With food, the warmth, and the ministrations of the kind couple, Yu started to relax. Drowsily, he nodded and smiled to the Chongs' pleasant conversation, until he noticed that he kept himself tuned into her pattern, and what's worse, matched his qi to it. He could not help it. One falls in step with someone by his side or adjusts his breath to that of a sleeping mate. Apparently, he was doing the same but with his forbidden love's essence. That they could not see it, did not make his misstep less brazen.

He was grateful for Ho's question that took his attention away from coveting the kind merchant's wife. Yu put down the chopsticks and voiced something he had long suspected. "The contagion won't stop until we find what roused the evil spirits. I think that there is a Celestial's will at work."

Ho poured some more tea and remained silent.

Yu was unused to being listened to.

I cannot stop embarrassing myself in front of her. Well, better she remembers me as a madman than as a lewd boy.

"When I heal the outbreaks, I sense the pattern. It's radial. But... but I cannot grasp where the heart of Contagion lies. I do not think clearly. I just... cannot."

After admitting his weakness on top of his madness, Yu expected Ho to brew calming herbs for him, but the man lowered his chin on the tips of the steepled fingers.

Tien Lyn sat in silence watching her husband reflect, a fond smile on her lips.

Yu had nothing to contribute, maybe ever.

"I can help you with it, I believe. Come with me," Ho said at last.

Tien Lyn's face lit up with pride; she'd probably have hugged her husband but for his presence. Yu bit his lip, wondering how could he had forgotten her face.

Ho led them to his study and fished out scrolls from the cabinets to show them what he meant.

"It's an old hobby of mine. The drawings have no artistic merit, but they will serve."

The Chongs and Yu unrolled the scrolls and set them side-by-side on the study's floor. They shuffled them around and weighed the paper down until Sutao lay by their feet.

Ho did not paint popular hand scrolls animated with the successive scenes of the city life meant for the private enjoyment of his friends. His scrolls were covered by neat lines showing streets and buildings, with the distances and angles marked down.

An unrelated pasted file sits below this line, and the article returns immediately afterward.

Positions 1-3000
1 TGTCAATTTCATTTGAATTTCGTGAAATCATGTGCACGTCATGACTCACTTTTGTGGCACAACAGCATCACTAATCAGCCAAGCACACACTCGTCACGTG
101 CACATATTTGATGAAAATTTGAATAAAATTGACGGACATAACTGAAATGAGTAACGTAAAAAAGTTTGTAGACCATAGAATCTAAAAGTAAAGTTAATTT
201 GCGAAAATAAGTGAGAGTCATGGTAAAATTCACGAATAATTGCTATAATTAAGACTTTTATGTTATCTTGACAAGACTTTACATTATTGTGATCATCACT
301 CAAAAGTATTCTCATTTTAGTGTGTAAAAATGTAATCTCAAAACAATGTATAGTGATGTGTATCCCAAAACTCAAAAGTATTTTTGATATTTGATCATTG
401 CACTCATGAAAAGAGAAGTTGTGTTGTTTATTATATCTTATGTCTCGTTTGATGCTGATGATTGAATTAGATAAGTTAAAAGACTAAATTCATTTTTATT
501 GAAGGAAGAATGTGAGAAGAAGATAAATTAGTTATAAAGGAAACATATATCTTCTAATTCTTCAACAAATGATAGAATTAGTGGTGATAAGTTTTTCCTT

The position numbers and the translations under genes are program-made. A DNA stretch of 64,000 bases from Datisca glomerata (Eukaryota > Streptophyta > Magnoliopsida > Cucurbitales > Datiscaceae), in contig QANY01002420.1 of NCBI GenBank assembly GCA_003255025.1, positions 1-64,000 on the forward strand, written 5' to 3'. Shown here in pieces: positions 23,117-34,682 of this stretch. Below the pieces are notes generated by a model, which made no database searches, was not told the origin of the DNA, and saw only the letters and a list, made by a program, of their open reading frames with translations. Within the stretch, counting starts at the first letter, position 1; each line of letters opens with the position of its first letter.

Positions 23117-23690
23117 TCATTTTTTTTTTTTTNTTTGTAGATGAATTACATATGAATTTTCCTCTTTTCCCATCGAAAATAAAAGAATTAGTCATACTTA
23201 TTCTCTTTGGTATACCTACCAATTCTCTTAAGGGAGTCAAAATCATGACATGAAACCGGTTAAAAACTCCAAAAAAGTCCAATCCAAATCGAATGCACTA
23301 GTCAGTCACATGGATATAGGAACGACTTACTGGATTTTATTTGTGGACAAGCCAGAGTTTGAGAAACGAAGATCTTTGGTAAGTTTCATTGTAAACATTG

Yu kneeled at the corner of the paper city and looked up at Ho. "It must have taken you years... Can I...?"

Ho handed him a bottle of red ink, and his Adam's apple moved as if he had swallowed something. "Mark it."

Yu closed his eyes and searched for the memories of pain and exaltation within his qi. One by one, he turned each recollection into a dot on the city plan.

"You are right," Ho said watching the splotches of crimson expand into a web thinning out away from its centre. "It is radial."

Tien Lyn pointed out an irregular shape immediately west from the epicentre, the only patch of unmarked paper that interrupted the pattern.

Neither Ho's black, nor Yu's red ink had touched anything within it. "Is this the Hill of the Five Seasons?"

Both men nodded in unison.

Tien Lyn's eyes widened in alarm. She stepped towards him but turned to her husband. "Then Yu can't go! Ho, tell him that he can't go! It's the faeries' land, they will capture him, they will---"

Ho abandoned etiquette and pulled Tien Lyn into an intimate hug. When she looked back at Yu, her face was newly serene. "Forgive me, blessed healer. There is no 'maybe' in your fate. You alone can do this."

Demure Yu wanted to vow to succeed and come back. He also wanted to cry, just a little.

I have neither the right to return to her nor the certitude in my success.

Fortunately, Tien Lyn's presence had the usual impact on Yu's mind. His thoughts were clear and human-like. He silently bowed to Chong Ho first, then to his wife, as was proper. They, in turn, bowed back to him.

The three of them repeated the parting ceremony by Chong Ho's gates, and Yu set out on his quest.